How To Cool A Sun-Facing Room

When Avoiding The Sun Just Isn’t An Option

The hot summer months are just around the corner, and as we prepare for the days when the mercury will push into the 40s, we need to adjust our homes to the heat. After spending the summer in the heat, we thought we’d find ways on how you can keep your sun-facing room cool despite its unfortunate position. High temperatures can also cause real problems if you want a good night’s rest. Following the tips noted down below can help you considerably cool your room down.

You will find tips on how to keep your home cooler when the thermometer rises, how to use your air conditioning more efficiently, and what you can do to keep yourself more comfortable. Many of these tips will also help you sleep, as it is a really difficult time to stay cool since you tend to sweat a lot more in the night when it gets too hot—and you know how much waking up in a cold sweat ruins your day.

Add Thicker Wall Insulation

You’ll spend much more money trying to air-condition a sun-bathed room that lacks adequate insulation than adding sufficient insulation. You can reduce its cooling needs by about 25 percent if you thoroughly insulate the walls. Some siding panels and doors come with built-in insulation.

Plant More Trees

Although this solution requires a lot of patience, a relatively small investment can cut cooling expenses for succeeding years. You should only shade windows with trees if you’re willing to accept somewhat higher lighting and heating costs. Choose deciduous species to minimize shedding during the cold months.

Upgrade Your Windows

The majority of the sun’s heat enters your home through glass windows, so it’s wise to concentrate on them. Well-sealed units with multiple panes of low-emissivity glass would allow much less summer heat to reach your living quarters. They can also prevent warmth from escaping the house in cold weather. Look at heavily tinted windows if the sun beats particularly heavily.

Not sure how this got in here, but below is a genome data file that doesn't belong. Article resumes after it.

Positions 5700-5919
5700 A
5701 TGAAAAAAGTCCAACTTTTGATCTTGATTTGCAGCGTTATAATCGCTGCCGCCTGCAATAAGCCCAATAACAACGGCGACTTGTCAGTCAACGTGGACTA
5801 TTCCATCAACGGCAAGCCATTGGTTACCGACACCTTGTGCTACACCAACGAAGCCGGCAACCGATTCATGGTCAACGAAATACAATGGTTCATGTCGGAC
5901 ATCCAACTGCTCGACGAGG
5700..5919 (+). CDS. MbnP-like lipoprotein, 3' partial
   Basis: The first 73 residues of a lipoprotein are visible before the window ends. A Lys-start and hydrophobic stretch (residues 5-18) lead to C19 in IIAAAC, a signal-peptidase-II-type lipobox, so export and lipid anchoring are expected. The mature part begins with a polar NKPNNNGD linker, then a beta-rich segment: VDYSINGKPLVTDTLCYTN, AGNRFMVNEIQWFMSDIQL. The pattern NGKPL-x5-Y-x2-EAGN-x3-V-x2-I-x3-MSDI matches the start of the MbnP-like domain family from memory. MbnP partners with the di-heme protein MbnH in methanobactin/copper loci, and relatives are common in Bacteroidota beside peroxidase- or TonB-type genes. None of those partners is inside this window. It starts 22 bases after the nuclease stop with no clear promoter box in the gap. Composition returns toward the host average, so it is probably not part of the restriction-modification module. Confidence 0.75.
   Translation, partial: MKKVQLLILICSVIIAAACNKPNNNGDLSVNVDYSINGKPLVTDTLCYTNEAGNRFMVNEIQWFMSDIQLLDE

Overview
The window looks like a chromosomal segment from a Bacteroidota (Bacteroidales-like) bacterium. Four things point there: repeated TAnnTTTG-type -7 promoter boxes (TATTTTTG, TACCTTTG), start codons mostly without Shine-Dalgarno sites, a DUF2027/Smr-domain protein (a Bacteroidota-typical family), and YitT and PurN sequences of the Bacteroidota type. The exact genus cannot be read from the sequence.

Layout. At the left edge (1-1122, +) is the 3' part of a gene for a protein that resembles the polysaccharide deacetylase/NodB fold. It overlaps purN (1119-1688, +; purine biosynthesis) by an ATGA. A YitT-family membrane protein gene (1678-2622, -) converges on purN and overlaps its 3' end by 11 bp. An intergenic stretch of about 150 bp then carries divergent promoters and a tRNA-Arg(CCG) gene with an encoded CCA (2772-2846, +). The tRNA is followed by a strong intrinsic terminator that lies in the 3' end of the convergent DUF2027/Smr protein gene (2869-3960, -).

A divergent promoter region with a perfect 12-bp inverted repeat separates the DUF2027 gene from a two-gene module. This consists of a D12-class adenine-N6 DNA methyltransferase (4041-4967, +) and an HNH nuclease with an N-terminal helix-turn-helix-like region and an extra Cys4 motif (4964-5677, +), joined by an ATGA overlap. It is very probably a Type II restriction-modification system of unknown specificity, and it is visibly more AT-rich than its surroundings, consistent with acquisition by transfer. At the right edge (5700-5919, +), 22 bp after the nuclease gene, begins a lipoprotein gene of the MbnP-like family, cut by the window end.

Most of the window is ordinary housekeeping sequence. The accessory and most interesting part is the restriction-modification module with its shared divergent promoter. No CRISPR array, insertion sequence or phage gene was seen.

Think about installing awnings above doors and windows. They stop direct sunlight from reaching window panes and they also let homeowners benefit from natural light at the same time. Movable awnings come in handy when temperatures drop; you can maximize the sun’s warmth by retracting them. They can also quite effectively reduce the risk of water damage as well.

Install Heavy Blinds

Any curtain or blind will decrease a sun-facing room’s temperature quite drastically if it’s thick enough. For the best results, choose a reflective or white material. Insulated curtains also cut cooling expenses to a greater degree. Don’t forget to open blinds and windows during the nighttime hours.

Take Note Of Indoor Heat Sources

The sun doesn’t produce all of the warmth in your home. Keep in mind that light bulbs, computers, TVs, refrigerators, printers and coffee makers can generate considerable amounts of heat. If possible, move these machines to other rooms or acquire more efficient appliances.

Consider Your Cooling Equipment

You might save electricity by installing or making better use of a programmable HVAC thermostat. Set it to increase the temperature during hours when you usually leave the house. Although a sun-facing room may need a few more minutes to cool down, there’s no reason to air-condition unoccupied areas for long periods of time.

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